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April 22, 2019 12:00 pm

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Saugatuck Taxpayers Will Save More Than $372,000 Thanks To City's Refinanced Road Bonds

Local taxpayers will save more than $372,000 in interest payments over the next 11 years thanks to the recent refinancing of Saugatuck city’s 2009 road bonds, officials reported at Monday night’s council meeting.

Monday’s agenda also dealt with a vote to establish a special commission that would look into and provide recommendations about pay compensation for those serving on the city council.

“We were able to secure a 1.89 percent interest rate, which is really great,” Saugatuck City Treasurer Peter Stanislawski told the council about the road bonds refinancing.

Macatawa Bank won the refinancing bid, being the lowest among four other bidders, including Chase Bank, 2.14%; Old National Bank, 2.18%; CFC Capital, 2.19%, and BBT&T, 2.38%.

The city’s initial refunding report estimated a conservative interest rate of 2.70%, which projected a savings—after all costs deducted— of $205,719 versus the updated projected savings of $372,147.

“Getting that low of a rate for an 11-year bond issue demonstrates great community support by Macatawa Bank and also shows how strong the bank (and the other bidders) view the city’s tax base and future,” reported a September 21 city staff memo to city council.

With regards to the other city business, the Saugatuck City Council did not approve increasing their own salaries; rather, it voted 4-to-1 to establish a compensation commission charged with reviewing and recommending city council compensation.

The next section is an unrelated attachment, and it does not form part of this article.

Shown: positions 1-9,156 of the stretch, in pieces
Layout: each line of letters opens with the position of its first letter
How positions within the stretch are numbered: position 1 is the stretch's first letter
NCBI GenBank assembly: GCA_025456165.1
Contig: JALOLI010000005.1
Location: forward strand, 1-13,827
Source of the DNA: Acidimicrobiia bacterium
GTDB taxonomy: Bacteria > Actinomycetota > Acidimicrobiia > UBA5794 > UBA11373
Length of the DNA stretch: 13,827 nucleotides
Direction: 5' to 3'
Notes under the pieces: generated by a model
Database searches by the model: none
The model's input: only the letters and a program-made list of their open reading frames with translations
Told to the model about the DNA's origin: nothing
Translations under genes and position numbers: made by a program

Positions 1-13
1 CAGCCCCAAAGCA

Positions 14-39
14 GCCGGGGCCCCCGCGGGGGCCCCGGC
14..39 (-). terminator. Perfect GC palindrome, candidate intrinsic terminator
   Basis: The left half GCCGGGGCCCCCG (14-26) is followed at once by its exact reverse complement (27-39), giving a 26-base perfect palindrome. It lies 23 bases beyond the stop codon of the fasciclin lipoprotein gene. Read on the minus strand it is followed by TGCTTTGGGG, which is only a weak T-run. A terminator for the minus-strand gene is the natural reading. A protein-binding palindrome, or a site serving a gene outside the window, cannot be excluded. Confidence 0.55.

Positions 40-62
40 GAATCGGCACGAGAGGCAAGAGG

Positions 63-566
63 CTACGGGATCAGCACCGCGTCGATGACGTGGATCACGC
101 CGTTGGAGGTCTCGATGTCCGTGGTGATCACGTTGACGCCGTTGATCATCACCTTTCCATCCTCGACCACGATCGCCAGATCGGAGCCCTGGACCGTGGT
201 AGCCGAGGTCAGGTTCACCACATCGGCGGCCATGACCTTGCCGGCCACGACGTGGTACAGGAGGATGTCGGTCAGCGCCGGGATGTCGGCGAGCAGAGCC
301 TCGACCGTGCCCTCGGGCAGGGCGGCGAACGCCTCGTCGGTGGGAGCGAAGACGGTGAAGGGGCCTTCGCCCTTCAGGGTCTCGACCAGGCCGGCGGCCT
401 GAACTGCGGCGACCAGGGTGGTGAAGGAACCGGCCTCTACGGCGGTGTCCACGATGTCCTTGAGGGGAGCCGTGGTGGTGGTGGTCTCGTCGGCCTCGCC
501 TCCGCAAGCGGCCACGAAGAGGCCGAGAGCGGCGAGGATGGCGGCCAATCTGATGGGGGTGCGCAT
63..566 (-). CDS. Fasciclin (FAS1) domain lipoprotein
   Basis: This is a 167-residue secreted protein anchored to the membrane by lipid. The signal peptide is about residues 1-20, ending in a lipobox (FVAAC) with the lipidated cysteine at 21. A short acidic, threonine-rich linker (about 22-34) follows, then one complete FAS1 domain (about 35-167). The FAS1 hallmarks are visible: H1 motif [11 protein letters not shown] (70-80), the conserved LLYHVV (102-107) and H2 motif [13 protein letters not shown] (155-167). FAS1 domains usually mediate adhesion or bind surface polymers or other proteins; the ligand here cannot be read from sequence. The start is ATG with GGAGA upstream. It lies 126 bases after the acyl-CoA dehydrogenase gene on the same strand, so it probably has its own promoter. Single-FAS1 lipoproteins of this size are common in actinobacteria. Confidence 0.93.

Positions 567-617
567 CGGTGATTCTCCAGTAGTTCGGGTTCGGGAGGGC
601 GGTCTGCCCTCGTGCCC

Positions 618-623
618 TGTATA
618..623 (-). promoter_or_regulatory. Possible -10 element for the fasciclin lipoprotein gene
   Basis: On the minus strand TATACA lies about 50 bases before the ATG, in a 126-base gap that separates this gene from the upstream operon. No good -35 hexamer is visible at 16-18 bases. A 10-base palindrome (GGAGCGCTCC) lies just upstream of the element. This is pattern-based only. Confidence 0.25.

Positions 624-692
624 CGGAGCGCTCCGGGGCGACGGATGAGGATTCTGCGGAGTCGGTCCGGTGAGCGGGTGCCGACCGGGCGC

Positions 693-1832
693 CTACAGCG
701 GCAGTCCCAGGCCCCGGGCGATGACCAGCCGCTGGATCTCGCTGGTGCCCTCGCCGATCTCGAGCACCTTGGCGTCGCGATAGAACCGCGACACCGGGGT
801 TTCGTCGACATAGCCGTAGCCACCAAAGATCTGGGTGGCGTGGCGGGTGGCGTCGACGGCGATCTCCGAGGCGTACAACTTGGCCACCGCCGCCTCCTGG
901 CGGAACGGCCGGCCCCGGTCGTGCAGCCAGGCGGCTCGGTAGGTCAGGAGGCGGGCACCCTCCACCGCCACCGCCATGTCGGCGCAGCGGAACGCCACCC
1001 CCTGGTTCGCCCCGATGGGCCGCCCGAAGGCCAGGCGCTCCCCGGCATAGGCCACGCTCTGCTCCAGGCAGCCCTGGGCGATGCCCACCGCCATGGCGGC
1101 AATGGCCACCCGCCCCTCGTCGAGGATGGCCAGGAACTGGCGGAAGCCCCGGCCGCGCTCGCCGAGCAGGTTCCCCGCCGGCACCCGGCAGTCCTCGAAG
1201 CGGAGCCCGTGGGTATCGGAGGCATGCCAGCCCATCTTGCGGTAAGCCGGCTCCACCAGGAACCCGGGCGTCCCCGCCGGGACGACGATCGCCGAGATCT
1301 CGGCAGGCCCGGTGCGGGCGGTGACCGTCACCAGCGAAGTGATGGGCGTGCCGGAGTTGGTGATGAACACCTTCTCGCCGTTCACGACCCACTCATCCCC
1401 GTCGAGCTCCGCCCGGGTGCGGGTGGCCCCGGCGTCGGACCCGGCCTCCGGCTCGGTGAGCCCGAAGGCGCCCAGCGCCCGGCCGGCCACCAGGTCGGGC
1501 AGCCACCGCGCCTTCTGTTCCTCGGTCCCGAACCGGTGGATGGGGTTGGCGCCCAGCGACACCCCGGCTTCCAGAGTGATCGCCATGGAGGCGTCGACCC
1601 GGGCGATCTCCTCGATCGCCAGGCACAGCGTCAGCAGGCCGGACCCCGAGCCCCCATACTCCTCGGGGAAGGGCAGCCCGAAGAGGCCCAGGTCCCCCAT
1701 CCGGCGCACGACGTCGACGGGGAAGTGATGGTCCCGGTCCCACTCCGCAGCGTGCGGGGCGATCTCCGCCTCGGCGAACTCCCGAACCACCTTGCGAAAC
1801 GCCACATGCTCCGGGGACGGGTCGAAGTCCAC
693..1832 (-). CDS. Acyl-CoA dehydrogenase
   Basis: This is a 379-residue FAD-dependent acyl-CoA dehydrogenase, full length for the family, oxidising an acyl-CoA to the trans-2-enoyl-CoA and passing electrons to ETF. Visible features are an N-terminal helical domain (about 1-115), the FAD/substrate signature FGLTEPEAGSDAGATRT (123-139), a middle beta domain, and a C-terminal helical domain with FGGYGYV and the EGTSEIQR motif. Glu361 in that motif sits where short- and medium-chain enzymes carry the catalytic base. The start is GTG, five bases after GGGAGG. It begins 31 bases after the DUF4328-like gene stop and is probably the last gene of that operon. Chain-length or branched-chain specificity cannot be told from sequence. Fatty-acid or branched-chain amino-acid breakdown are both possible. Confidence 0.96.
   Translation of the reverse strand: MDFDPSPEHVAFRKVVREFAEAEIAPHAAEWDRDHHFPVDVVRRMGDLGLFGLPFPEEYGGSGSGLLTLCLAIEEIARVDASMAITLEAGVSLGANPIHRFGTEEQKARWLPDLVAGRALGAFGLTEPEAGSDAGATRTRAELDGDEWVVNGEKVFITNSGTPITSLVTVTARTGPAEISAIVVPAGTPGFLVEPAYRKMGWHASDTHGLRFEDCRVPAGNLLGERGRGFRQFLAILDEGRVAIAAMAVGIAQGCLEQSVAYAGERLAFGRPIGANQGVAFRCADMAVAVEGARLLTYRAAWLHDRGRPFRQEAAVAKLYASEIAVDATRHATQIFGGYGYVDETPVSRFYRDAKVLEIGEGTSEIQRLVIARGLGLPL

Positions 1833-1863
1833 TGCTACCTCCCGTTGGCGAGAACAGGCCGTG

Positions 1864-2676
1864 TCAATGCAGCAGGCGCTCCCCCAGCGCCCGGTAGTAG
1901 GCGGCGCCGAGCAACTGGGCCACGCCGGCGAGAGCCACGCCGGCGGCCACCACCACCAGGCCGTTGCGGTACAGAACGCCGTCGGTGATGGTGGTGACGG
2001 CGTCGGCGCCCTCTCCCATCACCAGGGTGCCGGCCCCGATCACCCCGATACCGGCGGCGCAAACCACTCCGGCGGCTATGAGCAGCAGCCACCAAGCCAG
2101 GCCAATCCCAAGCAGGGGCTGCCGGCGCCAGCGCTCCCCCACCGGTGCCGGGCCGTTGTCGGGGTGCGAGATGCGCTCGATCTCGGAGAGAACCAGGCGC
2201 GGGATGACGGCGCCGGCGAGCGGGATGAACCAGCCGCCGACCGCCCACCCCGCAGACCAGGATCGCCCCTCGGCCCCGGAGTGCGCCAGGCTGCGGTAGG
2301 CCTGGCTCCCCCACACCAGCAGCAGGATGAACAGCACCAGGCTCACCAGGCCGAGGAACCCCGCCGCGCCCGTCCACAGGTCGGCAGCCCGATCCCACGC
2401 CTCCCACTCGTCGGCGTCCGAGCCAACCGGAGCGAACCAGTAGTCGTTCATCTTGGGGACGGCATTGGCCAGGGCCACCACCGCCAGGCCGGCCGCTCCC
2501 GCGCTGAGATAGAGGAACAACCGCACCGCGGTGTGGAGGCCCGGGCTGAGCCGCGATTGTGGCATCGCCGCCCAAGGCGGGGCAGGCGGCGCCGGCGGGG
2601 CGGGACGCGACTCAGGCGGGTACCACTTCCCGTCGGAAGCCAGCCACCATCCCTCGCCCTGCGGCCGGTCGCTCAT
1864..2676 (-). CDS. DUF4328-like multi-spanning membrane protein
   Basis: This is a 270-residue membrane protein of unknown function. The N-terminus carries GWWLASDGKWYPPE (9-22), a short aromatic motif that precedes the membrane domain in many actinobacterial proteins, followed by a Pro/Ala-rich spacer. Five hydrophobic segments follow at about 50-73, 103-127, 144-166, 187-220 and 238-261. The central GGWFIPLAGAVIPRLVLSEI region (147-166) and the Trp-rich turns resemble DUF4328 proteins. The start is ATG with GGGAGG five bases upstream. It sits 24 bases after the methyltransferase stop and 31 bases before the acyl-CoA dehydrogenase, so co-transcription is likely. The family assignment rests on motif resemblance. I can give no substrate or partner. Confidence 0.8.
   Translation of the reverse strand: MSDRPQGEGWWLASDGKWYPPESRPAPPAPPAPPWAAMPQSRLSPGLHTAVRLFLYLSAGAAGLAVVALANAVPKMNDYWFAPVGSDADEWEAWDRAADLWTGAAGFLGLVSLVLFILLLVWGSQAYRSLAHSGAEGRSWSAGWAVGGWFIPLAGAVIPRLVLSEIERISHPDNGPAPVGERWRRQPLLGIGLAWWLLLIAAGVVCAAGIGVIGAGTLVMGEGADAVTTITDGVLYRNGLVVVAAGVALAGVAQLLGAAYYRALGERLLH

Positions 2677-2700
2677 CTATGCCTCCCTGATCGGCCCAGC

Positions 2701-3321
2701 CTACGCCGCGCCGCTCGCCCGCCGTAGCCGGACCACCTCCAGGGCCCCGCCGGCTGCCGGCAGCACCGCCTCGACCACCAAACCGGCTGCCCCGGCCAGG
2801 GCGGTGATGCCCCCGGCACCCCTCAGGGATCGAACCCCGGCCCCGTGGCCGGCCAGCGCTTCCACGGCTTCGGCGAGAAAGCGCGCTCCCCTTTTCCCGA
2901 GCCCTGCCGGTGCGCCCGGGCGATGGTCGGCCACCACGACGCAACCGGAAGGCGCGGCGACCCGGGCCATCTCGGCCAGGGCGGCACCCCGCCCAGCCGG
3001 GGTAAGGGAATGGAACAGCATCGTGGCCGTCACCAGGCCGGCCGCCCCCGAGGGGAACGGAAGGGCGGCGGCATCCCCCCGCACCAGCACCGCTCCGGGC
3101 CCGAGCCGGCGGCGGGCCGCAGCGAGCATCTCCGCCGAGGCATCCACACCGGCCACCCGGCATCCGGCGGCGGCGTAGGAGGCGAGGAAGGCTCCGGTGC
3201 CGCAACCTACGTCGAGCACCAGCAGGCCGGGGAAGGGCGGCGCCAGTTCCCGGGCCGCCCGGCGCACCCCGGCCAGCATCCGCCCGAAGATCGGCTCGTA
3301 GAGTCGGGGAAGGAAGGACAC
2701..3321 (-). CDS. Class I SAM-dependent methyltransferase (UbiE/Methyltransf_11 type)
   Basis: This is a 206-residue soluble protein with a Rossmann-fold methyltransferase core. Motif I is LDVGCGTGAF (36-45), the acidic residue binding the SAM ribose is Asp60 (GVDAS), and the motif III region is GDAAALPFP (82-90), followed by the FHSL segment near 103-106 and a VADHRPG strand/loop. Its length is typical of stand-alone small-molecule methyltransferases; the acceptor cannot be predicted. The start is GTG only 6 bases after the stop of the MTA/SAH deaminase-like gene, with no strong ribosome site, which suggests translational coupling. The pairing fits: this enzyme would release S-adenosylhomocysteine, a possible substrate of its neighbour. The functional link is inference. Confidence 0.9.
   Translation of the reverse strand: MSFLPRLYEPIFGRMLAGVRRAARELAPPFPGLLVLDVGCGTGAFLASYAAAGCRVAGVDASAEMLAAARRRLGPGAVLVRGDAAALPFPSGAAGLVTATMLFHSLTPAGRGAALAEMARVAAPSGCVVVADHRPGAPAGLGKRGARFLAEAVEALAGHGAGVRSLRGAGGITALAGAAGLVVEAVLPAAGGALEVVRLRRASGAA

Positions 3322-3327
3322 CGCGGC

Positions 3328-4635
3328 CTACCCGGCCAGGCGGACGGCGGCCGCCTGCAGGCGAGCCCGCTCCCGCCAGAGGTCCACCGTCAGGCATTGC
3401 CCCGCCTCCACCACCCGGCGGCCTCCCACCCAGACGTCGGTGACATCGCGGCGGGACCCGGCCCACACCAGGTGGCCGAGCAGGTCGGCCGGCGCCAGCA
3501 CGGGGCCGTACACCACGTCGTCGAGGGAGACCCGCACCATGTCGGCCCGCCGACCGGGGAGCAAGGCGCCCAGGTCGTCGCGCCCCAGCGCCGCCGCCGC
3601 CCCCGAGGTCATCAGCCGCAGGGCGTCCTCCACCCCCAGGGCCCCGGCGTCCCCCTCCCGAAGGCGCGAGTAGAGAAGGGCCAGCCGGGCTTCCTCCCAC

Any possible future vote to increase—or decrease—monetary compensation is a different matter altogether, explained officials.

The current council’s individual compensation is $35 per meeting for up to 24 meeting a year.

City staff’s preliminary look into the matter showed that the Saugatuck City Council was one of the least compensated when compared to surrounding municipalities, including the communities of Allegan, Douglas, Wayland, Otsego, South Haven, Holland, Plainwell, and Fennville.

For example, Saugatuck City Council’s counterparts across the bridge in Douglas, with a population of 1,257, receive $50 per meeting for up to two meetings a month and the Fennville City Commission members, with a community population of 1,000, gets $40 per meeting. Saugatuck has a population of 925.

Saugatuck City Council Member Barry Johnson voted against the measure.

“What is another $10 to $20 difference for our compensation?” he said, disapproving of Monday’s resolution motion.

To which Saugatuck City Council Mayor Pro-Tem Ken Trester responded with, “I understand your sentiment and where you are coming from, but I don’t see any harm in setting up this commission.”

Saugatuck Taxpayers Will Save More Than $372,000 Thanks To City’s Refinanced Road Bonds

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